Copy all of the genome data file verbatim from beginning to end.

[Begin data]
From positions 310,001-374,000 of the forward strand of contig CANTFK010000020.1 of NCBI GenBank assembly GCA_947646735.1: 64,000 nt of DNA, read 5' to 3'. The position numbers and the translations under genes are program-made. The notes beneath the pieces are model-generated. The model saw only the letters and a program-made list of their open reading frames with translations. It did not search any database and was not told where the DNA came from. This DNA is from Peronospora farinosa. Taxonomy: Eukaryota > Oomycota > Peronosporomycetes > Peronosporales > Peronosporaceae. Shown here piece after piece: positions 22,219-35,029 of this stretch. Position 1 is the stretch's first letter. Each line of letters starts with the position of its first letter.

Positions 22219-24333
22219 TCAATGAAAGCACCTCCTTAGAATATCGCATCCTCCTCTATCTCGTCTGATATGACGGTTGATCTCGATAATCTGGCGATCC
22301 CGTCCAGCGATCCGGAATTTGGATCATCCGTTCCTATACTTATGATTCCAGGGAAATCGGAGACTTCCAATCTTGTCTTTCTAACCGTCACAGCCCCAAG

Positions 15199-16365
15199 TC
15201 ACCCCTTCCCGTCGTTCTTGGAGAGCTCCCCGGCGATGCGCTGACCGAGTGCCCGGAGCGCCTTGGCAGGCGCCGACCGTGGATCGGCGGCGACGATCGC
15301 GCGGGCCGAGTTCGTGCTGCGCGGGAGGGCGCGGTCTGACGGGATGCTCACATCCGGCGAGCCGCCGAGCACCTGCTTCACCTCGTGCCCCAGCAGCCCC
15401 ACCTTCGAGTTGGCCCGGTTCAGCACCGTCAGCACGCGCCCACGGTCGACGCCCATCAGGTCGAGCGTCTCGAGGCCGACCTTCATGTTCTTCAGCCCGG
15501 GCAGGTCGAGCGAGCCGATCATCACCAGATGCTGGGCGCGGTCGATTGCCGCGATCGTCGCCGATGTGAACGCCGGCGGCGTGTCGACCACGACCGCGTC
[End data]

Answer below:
From positions 310,001-374,000 of the forward strand of contig CANTFK010000020.1 of NCBI GenBank assembly GCA_947646735.1: 64,000 nt of DNA, read 5' to 3'. The position numbers and the translations under genes are program-made. The notes beneath the pieces are model-generated. The model saw only the letters and a program-made list of their open reading frames with translations. It did not search any database and was not told where the DNA came from. This DNA is from Peronospora farinosa. Taxonomy: Eukaryota > Oomycota > Peronosporomycetes > Peronosporales > Peronosporaceae. Shown here piece after piece: positions 22,219-35,029 of this stretch. Position 1 is the stretch's first letter. Each line of letters starts with the position of its first letter.

Positions 22219-24333
22219 TCAATGAAAGCACCTCCTTAGAATATCGCATCCTCCTCTATCTCGTCTGATATGACGGTTGATCTCGATAATCTGGCGATCC
22301 CGTCCAGCGATCCGGAATTTGGATCATCCGTTCCTATACTTATGATTCCAGGGAAATCGGAGACTTCCAATCTTGTCTTTCTAACCGTCACAGCCCCAAG

Positions 15199-16365
15199 TC
15201 ACCCCTTCCCGTCGTTCTTGGAGAGCTCCCCGGCGATGCGCTGACCGAGTGCCCGGAGCGCCTTGGCAGGCGCCGACCGTGGATCGGCGGCGACGATCGC
15301 GCGGGCCGAGTTCGTGCTGCGCGGGAGGGCGCGGTCTGACGGGATGCTCACATCCGGCGAGCCGCCGAGCACCTGCTTCACCTCGTGCCCCAGCAGCCCC
15401 ACCTTCGAGTTGGCCCGGTTCAGCACCGTCAGCACGCGCCCACGGTCGACGCCCATCAGGTCGAGCGTCTCGAGGCCGACCTTCATGTTCTTCAGCCCGG
15501 GCAGGTCGAGCGAGCCGATCATCACCAGATGCTGGGCGCGGTCGATTGCCGCGATCGTCGCCGATGTGAACGCCGGCGGCGTGTCGACCACGACCGCGTC